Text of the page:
Responsive planning takes multiple sources into account: formative assessment’s ongoing temperature checks of a student’s grasp on the material; interim and summative standardized data reports; and, just as importantly, the relationship between teacher and student.

When differentiating, I would not only take into consideration my students’ formative assessment results, but I would pay great attention to their strengths, interests, social preferences, and dynamic personalities. Data (the stats specifically) helps to certify the learning, illuminating when progress objectively is or isn’t made. Data makes growth and progress tangible. But just as essential is knowing your students’ learner context: who they are, how they prefer to communicate their thinking, and all the other things that make them an individual.

Tip #2: Start small with the Class Profile report

When it comes to using assessment data to differentiate instruction, there simply aren’t enough hours in the day. If you test with MAP® Growth™, I encourage you to use the Class Profile report. This is a perfect report to consult when dynamic student groups might be a better configuration than whole-group instruction.

Flexible grouping is an approachable, entry-level differentiation skill, and it can be done with the support of the data from the Class Profile report. It’s one of my favorite reports as its brilliance lies in its simplicity. If you are a teacher who feels overwhelmed and not sure where to begin your planned groupings, it is a super user-friendly report that you can put into action on Monday morning.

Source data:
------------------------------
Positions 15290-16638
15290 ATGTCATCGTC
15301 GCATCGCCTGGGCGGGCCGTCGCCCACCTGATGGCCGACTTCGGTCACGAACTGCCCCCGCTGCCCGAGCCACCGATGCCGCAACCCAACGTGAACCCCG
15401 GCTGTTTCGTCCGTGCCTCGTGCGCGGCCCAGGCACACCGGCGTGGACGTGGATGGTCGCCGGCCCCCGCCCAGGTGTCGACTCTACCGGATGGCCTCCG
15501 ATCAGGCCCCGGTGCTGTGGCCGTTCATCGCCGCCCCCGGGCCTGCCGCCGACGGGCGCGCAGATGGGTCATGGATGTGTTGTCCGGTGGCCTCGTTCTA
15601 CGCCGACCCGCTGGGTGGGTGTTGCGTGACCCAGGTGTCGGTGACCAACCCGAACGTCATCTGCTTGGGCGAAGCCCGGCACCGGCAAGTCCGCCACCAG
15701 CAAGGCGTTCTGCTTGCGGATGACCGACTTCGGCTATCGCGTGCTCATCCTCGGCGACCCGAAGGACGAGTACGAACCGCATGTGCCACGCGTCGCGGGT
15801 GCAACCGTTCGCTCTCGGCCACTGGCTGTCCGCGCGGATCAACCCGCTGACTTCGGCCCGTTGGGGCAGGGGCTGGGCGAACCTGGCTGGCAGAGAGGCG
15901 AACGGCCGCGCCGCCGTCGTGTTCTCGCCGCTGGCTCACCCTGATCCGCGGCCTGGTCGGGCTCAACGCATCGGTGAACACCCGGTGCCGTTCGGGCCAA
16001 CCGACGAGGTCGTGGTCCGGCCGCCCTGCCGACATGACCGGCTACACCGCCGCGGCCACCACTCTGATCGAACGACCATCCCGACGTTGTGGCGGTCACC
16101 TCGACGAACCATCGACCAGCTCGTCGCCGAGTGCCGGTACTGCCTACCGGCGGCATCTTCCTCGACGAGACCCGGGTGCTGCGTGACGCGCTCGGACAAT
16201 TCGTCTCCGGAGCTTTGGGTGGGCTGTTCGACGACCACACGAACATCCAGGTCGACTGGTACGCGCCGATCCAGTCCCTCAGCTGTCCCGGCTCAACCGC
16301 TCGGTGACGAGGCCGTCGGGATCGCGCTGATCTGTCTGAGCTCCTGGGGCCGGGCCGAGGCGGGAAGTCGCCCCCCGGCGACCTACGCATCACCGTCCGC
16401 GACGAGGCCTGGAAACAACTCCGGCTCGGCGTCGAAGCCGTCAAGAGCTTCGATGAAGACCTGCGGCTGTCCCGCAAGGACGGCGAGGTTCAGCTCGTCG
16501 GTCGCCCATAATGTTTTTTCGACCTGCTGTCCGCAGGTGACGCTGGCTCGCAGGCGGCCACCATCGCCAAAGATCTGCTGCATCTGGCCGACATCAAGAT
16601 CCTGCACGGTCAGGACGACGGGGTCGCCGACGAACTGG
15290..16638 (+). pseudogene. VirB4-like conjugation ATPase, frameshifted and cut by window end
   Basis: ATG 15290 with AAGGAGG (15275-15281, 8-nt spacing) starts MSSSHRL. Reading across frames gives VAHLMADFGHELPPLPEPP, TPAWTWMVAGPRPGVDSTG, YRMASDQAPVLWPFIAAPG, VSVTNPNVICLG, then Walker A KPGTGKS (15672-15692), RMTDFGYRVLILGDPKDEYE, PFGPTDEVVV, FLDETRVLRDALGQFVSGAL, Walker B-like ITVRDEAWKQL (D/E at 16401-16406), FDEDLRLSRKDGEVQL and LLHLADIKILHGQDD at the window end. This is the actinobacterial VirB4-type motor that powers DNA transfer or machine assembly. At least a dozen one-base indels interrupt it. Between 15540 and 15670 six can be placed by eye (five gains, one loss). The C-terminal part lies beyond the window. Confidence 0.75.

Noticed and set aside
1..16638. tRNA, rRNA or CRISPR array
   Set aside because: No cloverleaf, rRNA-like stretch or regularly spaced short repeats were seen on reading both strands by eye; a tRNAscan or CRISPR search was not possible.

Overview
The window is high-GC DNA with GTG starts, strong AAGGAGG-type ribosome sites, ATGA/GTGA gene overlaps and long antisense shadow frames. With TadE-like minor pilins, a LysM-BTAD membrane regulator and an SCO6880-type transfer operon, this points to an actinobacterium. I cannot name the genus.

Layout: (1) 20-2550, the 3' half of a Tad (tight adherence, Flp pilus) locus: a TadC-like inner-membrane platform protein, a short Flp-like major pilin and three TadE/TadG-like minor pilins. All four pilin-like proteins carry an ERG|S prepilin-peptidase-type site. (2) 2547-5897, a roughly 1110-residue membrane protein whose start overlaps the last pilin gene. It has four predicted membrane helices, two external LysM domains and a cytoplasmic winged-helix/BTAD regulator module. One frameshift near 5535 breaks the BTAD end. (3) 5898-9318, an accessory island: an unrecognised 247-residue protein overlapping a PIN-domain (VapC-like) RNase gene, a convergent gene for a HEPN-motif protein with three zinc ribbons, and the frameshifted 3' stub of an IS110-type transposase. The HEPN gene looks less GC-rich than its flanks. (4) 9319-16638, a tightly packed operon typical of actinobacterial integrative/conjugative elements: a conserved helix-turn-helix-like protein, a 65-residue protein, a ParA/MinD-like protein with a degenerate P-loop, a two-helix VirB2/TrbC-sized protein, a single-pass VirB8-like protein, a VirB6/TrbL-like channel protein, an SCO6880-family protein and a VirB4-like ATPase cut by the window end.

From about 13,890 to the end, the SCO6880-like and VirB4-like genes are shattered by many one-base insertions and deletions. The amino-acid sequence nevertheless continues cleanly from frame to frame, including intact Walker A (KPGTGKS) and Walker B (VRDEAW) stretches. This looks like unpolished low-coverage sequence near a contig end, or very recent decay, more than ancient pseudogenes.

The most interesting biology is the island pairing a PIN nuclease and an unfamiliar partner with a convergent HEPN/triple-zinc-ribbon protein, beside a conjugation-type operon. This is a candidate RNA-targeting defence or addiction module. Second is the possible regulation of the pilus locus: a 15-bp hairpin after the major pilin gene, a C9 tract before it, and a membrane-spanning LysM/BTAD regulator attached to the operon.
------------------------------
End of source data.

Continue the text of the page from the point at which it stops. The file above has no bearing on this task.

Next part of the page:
Tip #3: Grow your data literacy—with help

It is essential for teachers to develop their assessment literacy alongside their fluency in MAP Growth metrics to really get the most out of their differentiation practice. To support teachers and school leaders, NWEA offers Responsive Teaching and Learning workshops that reinforce and develop assessment literacy best practices. A complimentary workshop is our “MAP Growth Basics,” which ensures teachers and leaders can not only speak to but also powerfully use all the fun stuff, such as RIT score, instructional levels, and our normative data to inform differentiation.

Professional learning should not be an individual endeavor. Identify a colleague who’s interested in using assessment data to differentiate instruction. Identify another colleague whose practice you already admire. Ask them to collaborate or coplan with you. Interdisciplinary visitations, spotlight classroom visits, and tangible tip trades are great ways to inspire the use of new strategies.

Keep learning

Using assessment data to differentiate instruction can seem like a steep hill to climb. I was once at its bottom and expected to lead others to the top. Once I revisited my fixed mindset, I was able to quickly harness my data and not only enhance my instruction, but also capitalize on what I was already doing well: seeing my students as individuals.

Curious about content-specific differentiation tips? Math teachers, check out my post on differentiation in the math classroom. Literacy teachers, read our post on scaffolding to close reading gaps.